Citizens the world over have been looking to their leaders to offer clear, rational guidance more than ever before. So who has conveyed the message well and who has failed to meet the most basic of requirements?
“I understand that all of this rapid change creates anxiety and uncertainty. Especially when it means changing how we live. That’s why today I am going to set out for you as clearly as possible what you can expect as we continue to fight the virus together.”
be compassionate: New Zealand’s prime minister has a talent for showing empathy and compassion that cannot be learnt. Whereas other leaders say the right words, Ardern sounds as though she really means them and shares the pain. But she knows that it’s not enough to put an arm around the nation’s shoulders. She must guide them – firmly if necessary.
“From this evening I must give the British people a very simple instruction: you must stay at home. If you don’t follow the rules the police will have the powers to enforce them, including through fines and dispersing gatherings.”
be co-ordinated: The UK’s ministers say that they have always been guided by scientific advice but the resulting strategy has not always been consistent or well explained. Questions over exactly what the physical-distancing rules meant in practice, and in particular over what powers the police had to enforce them, should have been resolved before the guidance was made public.
“This is part of an open democracy; that we make political decisions transparent and explain them; that we justify and communicate our actions as best we can, so that people are able to understand them.”
be transparent: Germany’s chancellor combines calm authority with an ability to connect that doesn’t come across as preaching or patronising. She faces challenges co-ordinating her message with the country’s powerful regional governments but has been a unifying figure in a way that other leaders struggle to achieve. Her readiness to share the difficult judgements in formulating the government’s advice makes the German people far more ready to follow it.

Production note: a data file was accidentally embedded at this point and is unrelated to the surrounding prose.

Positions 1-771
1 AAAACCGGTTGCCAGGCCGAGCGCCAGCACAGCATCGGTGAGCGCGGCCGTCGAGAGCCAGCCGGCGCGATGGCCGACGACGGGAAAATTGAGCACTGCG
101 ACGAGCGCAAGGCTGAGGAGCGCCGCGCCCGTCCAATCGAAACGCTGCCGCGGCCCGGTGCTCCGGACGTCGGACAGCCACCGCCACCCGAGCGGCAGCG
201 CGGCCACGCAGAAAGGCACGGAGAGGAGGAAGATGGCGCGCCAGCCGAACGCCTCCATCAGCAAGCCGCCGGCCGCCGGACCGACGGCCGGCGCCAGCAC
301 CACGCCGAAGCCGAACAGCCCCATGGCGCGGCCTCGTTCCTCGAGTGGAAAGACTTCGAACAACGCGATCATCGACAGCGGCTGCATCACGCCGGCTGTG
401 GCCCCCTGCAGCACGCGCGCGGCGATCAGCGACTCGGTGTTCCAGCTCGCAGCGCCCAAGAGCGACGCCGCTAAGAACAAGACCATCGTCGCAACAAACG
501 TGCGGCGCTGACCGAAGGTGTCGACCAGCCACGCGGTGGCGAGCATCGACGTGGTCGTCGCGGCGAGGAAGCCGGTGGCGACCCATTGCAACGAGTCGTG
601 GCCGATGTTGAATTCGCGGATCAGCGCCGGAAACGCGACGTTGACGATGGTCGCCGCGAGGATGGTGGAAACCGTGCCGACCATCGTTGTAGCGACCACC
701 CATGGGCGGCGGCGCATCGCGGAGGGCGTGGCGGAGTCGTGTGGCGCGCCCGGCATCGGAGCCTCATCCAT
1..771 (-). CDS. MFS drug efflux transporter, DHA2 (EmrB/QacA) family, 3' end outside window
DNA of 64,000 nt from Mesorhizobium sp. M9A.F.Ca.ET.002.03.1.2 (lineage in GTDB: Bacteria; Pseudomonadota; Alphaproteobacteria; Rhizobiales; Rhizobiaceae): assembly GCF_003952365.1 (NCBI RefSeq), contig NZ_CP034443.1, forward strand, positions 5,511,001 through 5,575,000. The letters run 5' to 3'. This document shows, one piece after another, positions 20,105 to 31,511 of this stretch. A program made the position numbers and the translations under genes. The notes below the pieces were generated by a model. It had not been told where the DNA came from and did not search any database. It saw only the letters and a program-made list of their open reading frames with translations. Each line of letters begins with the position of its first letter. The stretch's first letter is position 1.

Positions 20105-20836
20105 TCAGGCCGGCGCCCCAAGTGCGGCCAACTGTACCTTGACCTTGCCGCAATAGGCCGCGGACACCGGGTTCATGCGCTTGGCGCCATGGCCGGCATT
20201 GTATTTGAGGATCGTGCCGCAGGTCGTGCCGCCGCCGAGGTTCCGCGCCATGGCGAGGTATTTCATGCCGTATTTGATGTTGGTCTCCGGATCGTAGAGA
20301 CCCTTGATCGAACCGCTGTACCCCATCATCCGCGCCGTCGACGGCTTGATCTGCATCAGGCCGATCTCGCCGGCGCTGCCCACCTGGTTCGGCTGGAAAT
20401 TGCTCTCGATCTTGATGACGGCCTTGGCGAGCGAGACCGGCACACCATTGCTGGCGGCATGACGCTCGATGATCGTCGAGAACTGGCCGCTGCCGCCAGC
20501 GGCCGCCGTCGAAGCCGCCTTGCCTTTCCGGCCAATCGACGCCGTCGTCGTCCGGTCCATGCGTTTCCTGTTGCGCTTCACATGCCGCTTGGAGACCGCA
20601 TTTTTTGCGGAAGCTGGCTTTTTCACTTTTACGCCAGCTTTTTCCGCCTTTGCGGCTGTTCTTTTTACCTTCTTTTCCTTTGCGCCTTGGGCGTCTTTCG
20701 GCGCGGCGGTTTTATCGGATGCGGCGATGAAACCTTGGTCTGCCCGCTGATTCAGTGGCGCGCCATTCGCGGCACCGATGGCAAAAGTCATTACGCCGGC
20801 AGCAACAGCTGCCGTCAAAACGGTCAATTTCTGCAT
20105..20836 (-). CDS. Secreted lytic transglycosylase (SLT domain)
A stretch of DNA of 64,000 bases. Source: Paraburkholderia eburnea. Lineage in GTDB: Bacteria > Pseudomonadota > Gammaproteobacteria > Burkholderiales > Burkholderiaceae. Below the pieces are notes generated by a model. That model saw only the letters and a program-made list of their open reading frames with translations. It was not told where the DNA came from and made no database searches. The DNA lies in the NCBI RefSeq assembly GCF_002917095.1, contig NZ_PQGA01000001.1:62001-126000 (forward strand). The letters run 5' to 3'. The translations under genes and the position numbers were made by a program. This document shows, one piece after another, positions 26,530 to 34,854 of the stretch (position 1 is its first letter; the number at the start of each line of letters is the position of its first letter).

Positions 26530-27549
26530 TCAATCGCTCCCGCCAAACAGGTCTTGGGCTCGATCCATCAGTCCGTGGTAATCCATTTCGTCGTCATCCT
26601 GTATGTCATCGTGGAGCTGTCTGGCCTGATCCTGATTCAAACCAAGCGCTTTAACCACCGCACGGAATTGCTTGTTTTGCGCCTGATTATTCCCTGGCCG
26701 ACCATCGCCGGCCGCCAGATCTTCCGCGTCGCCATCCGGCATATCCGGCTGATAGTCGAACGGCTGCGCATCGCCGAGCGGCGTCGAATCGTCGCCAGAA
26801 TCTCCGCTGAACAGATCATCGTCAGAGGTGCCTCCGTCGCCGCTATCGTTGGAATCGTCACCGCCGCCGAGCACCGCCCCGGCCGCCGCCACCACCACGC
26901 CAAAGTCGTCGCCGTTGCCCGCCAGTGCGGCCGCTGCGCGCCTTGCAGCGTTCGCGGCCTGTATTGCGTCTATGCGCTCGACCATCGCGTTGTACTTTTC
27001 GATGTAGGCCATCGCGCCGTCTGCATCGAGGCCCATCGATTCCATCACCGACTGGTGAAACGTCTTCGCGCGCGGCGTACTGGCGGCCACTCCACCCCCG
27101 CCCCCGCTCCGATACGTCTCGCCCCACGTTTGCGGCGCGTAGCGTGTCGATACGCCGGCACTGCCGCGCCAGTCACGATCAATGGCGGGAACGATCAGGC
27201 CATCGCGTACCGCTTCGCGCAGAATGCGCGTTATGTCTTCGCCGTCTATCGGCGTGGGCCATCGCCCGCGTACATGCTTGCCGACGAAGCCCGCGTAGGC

“Like you, I too have felt disappointment at the failures, frustratingly slow progress, red tape, ineffective processes, logistical weaknesses. There will be a time when we will take stock of all this so that we might be better organised in the future.”
be humble: The French president made misjudgements at the start of the pandemic but responded with a degree of contrition and humility that took most French people by surprise. In doing so he gained a hearing among sections of the population who hadn’t, until then, believed he understood their concerns. That might have bought him some valuable time.
“I think you’re going to see quite a few states starting to open.When it’s all done, it’s going to be, I think, a very beautiful picture.”
be consistent: The US president’s erratic and contradictory response to the pandemic is a textbook example of how not to handle a crisis. By calling for strict physical distancing but applauding those who demand the right to do the opposite, Trump failed the biggest test: the need for consistent messaging.
About the author: Price is a former communications director for Tony Blair and the Labour party. He works as a writer, broadcaster and political commentator.